What does it mean to “change everything”?

Examining green values in the context of Naomi Klein’s call to action

It is the issue that will define a generation. Climate change has been at the forefront of green politics for decades and has over recent years dominated political discourse — making international headlines, toppling world leaders and consuming billions of dollars and huge political capital.

Despite all of this however it can feel as if we are getting nowhere. Despite recent international announcements, and shifts in the coal and renewable energy industries, keeping global warming to a safe(r) level seems to becoming increasingly difficult. Our political and business leaders continue to tinker around the edges while the planet burns.

Continue reading →

Things are crook in Tallarook

Why the future depends on restoring democracy

Senator Milne’s essay was first published in Island magazine, Issue 139, November 2014

There is a crisis of confidence in democracy in Australia. It is a crisis for people and the environment. It is a situation I have been mulling over for quite some time, but has been front and centre since the Abbott government tore down a price on pollution and mounted its all-out assault on renewable energy, the environment and social justice.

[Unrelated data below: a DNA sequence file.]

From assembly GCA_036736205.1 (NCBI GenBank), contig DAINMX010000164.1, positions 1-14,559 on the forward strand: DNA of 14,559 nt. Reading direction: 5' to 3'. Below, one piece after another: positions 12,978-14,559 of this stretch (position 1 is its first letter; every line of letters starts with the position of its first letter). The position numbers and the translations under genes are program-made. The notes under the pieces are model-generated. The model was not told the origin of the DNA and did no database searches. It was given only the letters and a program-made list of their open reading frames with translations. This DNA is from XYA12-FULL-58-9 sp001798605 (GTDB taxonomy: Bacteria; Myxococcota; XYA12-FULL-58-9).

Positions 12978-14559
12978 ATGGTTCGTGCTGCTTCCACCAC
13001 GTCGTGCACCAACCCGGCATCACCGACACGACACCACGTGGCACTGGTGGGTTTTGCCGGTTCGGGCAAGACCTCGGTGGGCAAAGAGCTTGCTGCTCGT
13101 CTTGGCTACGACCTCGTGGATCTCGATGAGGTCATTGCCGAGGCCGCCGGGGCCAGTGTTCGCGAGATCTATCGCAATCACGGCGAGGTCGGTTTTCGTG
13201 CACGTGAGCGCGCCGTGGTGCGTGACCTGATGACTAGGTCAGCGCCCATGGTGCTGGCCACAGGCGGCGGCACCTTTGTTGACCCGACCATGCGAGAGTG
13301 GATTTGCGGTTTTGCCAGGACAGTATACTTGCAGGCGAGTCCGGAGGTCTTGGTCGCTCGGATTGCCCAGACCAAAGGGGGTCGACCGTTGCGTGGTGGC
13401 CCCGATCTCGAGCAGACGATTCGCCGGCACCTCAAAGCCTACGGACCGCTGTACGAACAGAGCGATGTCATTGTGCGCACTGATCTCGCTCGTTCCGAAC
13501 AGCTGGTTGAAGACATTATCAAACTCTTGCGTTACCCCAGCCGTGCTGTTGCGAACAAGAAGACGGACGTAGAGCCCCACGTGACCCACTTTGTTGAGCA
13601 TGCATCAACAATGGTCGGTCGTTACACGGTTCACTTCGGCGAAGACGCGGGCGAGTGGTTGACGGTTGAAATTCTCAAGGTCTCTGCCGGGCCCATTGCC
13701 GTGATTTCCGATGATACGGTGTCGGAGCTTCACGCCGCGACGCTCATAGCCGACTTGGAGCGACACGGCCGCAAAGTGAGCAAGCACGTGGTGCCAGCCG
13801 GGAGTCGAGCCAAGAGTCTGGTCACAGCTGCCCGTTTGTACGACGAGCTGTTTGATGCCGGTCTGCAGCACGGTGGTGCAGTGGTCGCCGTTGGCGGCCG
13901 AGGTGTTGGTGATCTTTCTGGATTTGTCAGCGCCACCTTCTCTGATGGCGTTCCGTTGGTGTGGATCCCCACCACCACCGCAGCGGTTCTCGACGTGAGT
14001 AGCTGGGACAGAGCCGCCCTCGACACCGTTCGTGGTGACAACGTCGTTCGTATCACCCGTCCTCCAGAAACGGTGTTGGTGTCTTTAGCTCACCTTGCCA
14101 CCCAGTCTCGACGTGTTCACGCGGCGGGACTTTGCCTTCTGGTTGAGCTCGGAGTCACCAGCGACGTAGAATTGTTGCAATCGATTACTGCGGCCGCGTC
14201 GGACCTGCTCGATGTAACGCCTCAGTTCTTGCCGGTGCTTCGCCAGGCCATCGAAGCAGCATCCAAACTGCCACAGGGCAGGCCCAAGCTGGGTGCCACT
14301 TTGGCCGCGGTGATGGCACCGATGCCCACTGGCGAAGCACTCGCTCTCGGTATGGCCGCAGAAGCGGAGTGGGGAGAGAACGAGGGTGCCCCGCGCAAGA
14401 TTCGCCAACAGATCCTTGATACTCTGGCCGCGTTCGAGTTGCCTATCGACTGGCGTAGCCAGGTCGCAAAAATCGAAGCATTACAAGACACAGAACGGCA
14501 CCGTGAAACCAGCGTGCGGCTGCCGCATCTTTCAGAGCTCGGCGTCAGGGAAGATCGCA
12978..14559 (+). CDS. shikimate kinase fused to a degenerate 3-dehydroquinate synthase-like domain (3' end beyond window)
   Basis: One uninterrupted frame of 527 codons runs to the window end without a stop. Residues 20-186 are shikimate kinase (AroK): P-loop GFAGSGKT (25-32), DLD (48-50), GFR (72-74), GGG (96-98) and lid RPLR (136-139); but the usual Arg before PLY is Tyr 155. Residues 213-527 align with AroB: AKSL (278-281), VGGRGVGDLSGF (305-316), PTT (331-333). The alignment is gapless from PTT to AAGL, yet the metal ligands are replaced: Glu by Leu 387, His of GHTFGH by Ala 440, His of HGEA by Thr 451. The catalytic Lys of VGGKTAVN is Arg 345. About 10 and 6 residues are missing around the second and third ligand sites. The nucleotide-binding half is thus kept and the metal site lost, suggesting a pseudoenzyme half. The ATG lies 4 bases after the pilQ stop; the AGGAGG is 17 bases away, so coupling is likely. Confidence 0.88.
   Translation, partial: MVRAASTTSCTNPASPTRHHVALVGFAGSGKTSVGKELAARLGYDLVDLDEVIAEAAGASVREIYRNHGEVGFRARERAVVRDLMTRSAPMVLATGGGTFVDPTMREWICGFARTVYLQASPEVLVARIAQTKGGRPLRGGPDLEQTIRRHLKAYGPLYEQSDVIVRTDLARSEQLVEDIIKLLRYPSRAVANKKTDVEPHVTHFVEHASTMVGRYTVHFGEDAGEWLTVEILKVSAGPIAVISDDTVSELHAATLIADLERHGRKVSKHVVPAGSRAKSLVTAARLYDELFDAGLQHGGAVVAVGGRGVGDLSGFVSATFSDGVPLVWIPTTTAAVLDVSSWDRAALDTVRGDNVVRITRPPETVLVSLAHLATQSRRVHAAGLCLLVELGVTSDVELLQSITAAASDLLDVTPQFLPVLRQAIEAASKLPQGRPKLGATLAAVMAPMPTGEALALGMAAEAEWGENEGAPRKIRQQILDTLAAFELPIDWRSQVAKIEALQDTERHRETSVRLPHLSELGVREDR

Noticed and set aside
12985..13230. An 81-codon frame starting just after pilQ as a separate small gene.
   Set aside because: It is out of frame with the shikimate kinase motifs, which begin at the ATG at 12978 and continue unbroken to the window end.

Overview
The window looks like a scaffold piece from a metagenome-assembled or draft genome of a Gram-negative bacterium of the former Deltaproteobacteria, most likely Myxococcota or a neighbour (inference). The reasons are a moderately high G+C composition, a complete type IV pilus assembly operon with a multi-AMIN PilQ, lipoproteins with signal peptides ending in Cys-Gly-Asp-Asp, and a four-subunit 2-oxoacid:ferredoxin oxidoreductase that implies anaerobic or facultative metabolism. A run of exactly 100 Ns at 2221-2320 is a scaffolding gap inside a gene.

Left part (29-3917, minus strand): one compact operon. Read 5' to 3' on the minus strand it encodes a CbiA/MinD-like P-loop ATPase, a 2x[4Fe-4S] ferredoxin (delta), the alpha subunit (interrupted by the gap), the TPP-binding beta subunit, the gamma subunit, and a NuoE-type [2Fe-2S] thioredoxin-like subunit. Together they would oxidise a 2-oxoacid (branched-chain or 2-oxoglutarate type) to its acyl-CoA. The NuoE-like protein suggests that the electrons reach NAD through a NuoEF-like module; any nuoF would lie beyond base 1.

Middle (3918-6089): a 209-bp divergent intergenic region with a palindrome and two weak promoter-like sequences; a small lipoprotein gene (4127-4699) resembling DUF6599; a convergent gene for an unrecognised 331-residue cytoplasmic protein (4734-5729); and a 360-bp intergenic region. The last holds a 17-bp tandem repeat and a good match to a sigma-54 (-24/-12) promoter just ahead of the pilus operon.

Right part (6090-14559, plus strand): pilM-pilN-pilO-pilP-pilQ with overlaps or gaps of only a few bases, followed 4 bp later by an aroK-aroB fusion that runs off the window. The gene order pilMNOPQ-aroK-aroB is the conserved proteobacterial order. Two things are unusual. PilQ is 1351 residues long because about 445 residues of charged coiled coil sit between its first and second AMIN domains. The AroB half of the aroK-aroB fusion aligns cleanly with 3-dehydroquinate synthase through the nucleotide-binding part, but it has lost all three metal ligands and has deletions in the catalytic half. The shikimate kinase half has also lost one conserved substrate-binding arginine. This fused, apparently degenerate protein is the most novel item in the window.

It is now clear to me that we can’t prevail on the gravest issues of survival in this century, in an age of rapidly accelerating climate change and growing inequality of wealth and opportunity, until we restore democracy in Australia.

Continue reading →

What it takes for peace

An interview with Edith Ballantyne

The modern peace movement arose from the horrors of World War I. It was in 1915 in the midst of this conflict that the Women’s International League for Peace and Freedom (WILPF) was formed. WILPF, celebrating its 100 year anniversary this year, continues its mission to bring about social and political equality and economic justice by nonviolent means to ensure real and lasting peace and true freedom.

Peace and nonviolence is a core value underpinning green thinking around the world. The Global Greens Charter includes a commitment to nonviolence and striving for a culture of peace and cooperation between states, inside societies and between individuals, as the basis of global security. Green thinking posits that security should not rest mainly on military strength but on cooperation, sound economic and social development, environmental safety, and respect for human rights.

Continue reading →

Why Green Agenda?

Welcome to Green Agenda, an online publishing project of the Green Institute, that aims to explore contemporary green politics and philosophy.

Green Agenda had its genesis in conversations about the broken state of political debate in this country. There is more, and must be more, to politics and public debate than repeating the ways in which any particular government is bad.

When as a society we are seeking to meet the challenges of our times, we need to do so by discussing and debating alternative ideas and thinking; weigh up different ways of seeing the world and different visions for what we want our community, nation, and planet to be.

Continue reading →